How we came to be the parent (and step-parent) of a collie lurcher cross is a long story that would require me to reveal aspects of my boyfriend's personal life that are nobody's business; this is my blog after all, not his. Suffice to say, he and his dog Brodie have been reunited after three years, during which time she was living with his ex girlfriend. After a lot of heartbreak on both sides, she unexpectedly came to live with us three days before Christmas.

We were warned that this Brodie was not quite the one Mike had known all those years ago and we were prepared for the worst. We half expected a werewolf of a dog who might have to be kept permanently separated from the cats but we decided we had to give it a go.

What a wonderful surprise when she settled right in. Other dogs make her anxious, which manifests as a lot of noise, but not aggression - she just acts like she's mental to scare the other dog away. She caught on pretty quick that we were giving her a biscuit every time she walked past another dog quietly and after only two weeks, she was running about with my parents' three spaniels, happy as Larry.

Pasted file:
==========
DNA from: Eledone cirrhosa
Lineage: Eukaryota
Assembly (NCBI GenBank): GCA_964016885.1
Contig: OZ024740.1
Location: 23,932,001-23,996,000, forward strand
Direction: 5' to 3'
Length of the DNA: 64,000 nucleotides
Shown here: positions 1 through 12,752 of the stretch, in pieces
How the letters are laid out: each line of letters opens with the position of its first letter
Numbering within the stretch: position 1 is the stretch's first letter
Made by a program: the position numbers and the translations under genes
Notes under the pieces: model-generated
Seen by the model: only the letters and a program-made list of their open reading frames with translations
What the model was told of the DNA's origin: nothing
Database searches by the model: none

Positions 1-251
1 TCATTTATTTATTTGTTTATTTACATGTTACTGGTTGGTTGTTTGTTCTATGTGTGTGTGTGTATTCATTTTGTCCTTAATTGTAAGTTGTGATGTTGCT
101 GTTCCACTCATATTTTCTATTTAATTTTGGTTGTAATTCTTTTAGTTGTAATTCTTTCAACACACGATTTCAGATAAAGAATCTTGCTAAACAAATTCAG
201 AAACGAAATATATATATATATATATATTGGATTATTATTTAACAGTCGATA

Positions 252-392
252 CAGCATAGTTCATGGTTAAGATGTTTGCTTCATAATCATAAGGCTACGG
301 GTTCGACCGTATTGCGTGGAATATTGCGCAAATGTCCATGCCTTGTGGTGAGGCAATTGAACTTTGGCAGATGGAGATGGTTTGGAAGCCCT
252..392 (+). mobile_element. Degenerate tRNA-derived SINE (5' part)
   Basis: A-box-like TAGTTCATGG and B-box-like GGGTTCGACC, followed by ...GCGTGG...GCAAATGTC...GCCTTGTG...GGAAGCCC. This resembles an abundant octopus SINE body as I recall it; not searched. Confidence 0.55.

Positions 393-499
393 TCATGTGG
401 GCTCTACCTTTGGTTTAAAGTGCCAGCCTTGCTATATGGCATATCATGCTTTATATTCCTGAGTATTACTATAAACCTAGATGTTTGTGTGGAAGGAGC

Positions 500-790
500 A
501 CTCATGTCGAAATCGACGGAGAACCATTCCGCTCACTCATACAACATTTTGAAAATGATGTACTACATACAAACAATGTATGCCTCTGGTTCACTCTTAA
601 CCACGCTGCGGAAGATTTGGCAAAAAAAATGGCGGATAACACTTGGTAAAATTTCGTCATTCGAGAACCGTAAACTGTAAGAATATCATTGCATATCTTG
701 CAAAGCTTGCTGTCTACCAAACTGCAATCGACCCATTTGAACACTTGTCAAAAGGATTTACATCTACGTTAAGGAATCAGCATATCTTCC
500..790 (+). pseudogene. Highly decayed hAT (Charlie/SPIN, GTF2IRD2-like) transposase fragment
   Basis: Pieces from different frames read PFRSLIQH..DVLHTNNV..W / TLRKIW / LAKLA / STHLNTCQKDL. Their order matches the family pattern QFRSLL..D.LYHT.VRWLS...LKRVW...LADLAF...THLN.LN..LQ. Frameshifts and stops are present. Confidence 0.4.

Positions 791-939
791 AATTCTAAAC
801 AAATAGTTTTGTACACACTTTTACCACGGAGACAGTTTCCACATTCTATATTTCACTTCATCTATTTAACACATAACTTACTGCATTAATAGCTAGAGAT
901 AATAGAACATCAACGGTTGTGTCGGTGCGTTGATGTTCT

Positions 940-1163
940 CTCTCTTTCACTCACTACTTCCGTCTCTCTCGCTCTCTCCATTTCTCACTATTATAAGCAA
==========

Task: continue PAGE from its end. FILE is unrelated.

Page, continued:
She loves people. We take her down to the pub and she spends the whole time lying on her back having her tummy rubbed by strangers. She can give a high five and is the fastest dog I've ever seen. She doesn't even have to be chasing anything, she just loves running for the sake of running. I was bitten in the face by a dog as a teenager and it didn't put me off dogs, but has made me nervous around them. I sit with Brodie on the kitchen floor and she only puts her face on mine to try and lick me into submission. She's really helped me get over my fear.

We can't imagine not having her now. She's a great little dog, even if she does look like a sheep.

Lauren Aitchison